Fintech: a Promise of Efficiency and Accessibility
Imran Harith looks at fintech’s consumer structure and its pursuit of financial inclusion while analysing the similarities and differences in the implementation of fintech in several countries.
Financial technology, or fintech, promises a more efficient, accessible and less vulnerable financial system. Fintech products – financial service products developed by non-bank, non-insurance, online companies – offer opportunities of new innovations as well as affected life all over the world, from Europe to Asia, developed and developing. Now, let’s look at the types of consumers that are attracted to the use of fintech in the banking industry, both in the developed and developing world. Here, we analyse what are the similarities and differences between their implementation of fintech.
Paytm started as a prepaid mobile and direct-to-home (DTH) television recharge platform and has now evolved into the leading payment system in India, with services, from bill payments to buying tickets for flights, movies and even amusement parks. This has been mainly due to the proliferation of mobile phones in India at around the same time as Paytm’s growth.
According to McKinsey, India is one of the largest and fastest-growing markets for digital consumers with 560 million internet subscribers, average data consumption at 8.3 gigabits (GB) per month and downloaded more than 12 billion apps in 2018. These internet penetrations have been turbocharged by fintech in India, which has helped spread access to financial services to people. In India, 80 per cent of adults now have access to an account in 2017.
Ant Financial has been leading the way in terms of other financial services besides banking. They provide loans to millions of users, and heavily relies on big data to make credit decisions as the credit system in China is very antiquated. The success of these fintech companies is due to the lack of penetration into the market by credit card firms, mainly Visa and Mastercard.
Strict regulations enforced by the Chinese government prevent these companies from accessing many consumers in China, especially ones from the rural heartland of China. This is usually seen as a form of protectionism by the Chinese government, as they look to protect their local firms such as Unionpay, and also to allow the local technology companies Alibaba and Tencent to utilise the large population to gain a competitive advantage over Western counterparts in the payment sector.
In the developed world, the target market is quite different, as companies involved in fintech are mainly looking at young, tech-savvy millennials, which are more likely to adopt new technology compared to generations before them. Millennials also have a deep mistrust in the traditional banking system, as it was this system that led to the 2008 financial crisis that crippled the global economy and led to many people’s savings disappearing.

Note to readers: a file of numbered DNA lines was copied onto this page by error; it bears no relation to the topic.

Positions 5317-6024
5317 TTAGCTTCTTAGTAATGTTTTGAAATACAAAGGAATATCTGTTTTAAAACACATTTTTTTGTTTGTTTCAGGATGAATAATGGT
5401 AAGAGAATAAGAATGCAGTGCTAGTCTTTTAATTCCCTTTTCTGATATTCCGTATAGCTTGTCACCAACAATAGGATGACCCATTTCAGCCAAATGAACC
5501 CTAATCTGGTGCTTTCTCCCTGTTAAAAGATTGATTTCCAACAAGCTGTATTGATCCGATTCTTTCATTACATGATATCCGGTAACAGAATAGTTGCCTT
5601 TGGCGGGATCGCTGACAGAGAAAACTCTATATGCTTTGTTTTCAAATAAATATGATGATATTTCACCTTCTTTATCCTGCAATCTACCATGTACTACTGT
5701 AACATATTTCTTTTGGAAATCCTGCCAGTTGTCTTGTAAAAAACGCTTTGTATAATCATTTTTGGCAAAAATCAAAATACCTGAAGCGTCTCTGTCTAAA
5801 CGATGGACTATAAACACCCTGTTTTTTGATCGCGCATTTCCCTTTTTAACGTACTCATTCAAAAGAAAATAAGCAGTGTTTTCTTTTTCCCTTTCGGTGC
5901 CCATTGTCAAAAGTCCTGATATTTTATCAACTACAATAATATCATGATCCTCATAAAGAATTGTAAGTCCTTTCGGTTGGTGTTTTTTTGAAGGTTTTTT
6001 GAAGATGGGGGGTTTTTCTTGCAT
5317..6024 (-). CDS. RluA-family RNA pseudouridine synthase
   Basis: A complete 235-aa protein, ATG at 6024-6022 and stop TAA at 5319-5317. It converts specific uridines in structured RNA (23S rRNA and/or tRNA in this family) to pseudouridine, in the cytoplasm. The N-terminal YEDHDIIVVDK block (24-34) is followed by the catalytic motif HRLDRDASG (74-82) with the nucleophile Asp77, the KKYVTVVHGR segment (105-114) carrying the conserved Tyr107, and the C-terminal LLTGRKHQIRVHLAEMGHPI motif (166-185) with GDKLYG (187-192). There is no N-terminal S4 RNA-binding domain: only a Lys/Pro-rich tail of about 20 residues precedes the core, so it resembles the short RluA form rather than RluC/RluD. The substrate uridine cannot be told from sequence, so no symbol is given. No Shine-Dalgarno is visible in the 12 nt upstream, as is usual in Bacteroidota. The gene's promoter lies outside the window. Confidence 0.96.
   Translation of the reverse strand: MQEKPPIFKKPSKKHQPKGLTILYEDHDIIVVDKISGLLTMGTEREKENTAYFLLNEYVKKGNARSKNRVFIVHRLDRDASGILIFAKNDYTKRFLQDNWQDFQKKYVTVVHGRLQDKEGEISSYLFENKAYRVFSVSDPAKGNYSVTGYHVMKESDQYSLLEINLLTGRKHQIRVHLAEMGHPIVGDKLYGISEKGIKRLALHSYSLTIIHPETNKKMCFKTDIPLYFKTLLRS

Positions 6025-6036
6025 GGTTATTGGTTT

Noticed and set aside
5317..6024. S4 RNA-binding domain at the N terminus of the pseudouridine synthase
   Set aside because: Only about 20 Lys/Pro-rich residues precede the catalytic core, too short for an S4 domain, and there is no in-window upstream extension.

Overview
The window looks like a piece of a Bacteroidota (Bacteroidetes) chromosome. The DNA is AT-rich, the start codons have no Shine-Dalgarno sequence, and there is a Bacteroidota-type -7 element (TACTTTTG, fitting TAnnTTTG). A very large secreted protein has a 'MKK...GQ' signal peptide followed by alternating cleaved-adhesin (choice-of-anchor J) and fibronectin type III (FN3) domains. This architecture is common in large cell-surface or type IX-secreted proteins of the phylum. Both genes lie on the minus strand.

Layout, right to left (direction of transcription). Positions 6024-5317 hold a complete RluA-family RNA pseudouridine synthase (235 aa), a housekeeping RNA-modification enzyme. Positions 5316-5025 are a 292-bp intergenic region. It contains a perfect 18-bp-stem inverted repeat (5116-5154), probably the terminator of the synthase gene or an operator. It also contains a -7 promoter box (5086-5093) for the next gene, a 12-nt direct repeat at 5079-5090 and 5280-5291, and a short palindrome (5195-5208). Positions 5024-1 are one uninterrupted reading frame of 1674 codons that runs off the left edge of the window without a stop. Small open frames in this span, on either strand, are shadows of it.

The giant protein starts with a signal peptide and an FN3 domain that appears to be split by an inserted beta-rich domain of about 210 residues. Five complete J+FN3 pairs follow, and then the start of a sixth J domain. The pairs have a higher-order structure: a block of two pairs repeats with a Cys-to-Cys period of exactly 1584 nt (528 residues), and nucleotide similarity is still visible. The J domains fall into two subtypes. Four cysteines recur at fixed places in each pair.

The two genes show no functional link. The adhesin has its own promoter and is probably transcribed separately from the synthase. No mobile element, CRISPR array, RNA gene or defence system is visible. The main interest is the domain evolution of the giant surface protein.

Due to this, more millennials are turning to ‘neobanks’, which are advertising themselves as the anti-bank, utilising technology to simplify banking, by making banking look like using any other social media app that millennials would normally use on a daily basis. An example of a neobank is Monzo. It’s based in the UK and provides current accounts. The thing that differentiates Monzo from other banks is its use of technology. It’s a digital, mobile-only bank that only operates through an app that controls the uses of the card.
Some of the advantages of Monzo compared to traditional banks is that it offers real-time push notifications to phones running the apps, where historical transactions can also be viewed. Neobanks like Monzo have gained popularity as many customers are dissatisfied with the current banking service that is currently being provided by the traditional high street banks.
The similarities in the way that fintech has grown is that it’s trying to make the world a cashless society, once and for all. Attempts at a cashless society began with credit and debit cards, but this left out many parts of society – particularly the unbanked. Digital e-wallets are allowing for people in the developing world to also lead cashless lifestyles. Cashless societies will allow for all money to be accounted for and reduces the amount of ‘leakages’ from the monetary system.
The difference between the growth of fintech in the developing world versus the developed world is that the amount of time that the developing world has had in terms of exposure to fintech, the developing world has been much quicker to adopt these new technologies compared to the developed world. An example would be that mobile payments account for USD9 trillion worth of transactions while in the States, that figure only reaches USD112 billion. A reason for this is the maturity of existing financial services in the developed world with a wide and mature customer base already accustomed to the traditional system.
Despite all the growth that fintech had, 31 per cent of the world’s adult population still don’t have access to an account, more than 200 million businesses and 1.7 billion people remain financially excluded. Two-thirds of these 1.7 billion unbanked adults have a mobile phone. This will be the main target market of companies that are trying to gain foothold in the fintech industry, as well as the current key players in the field, as this presents future opportunities in this burgeoning sector.
About the Author
Imran Harith is Research Intern at Standard Financial Adviser Sdn Bhd with primary responsibility of investment and economic research and currently a student in his final year of master’s in Economics and Finance at Heriot-Watt University, Edinburgh.
Main photo by Edi Kurniawan on Unsplash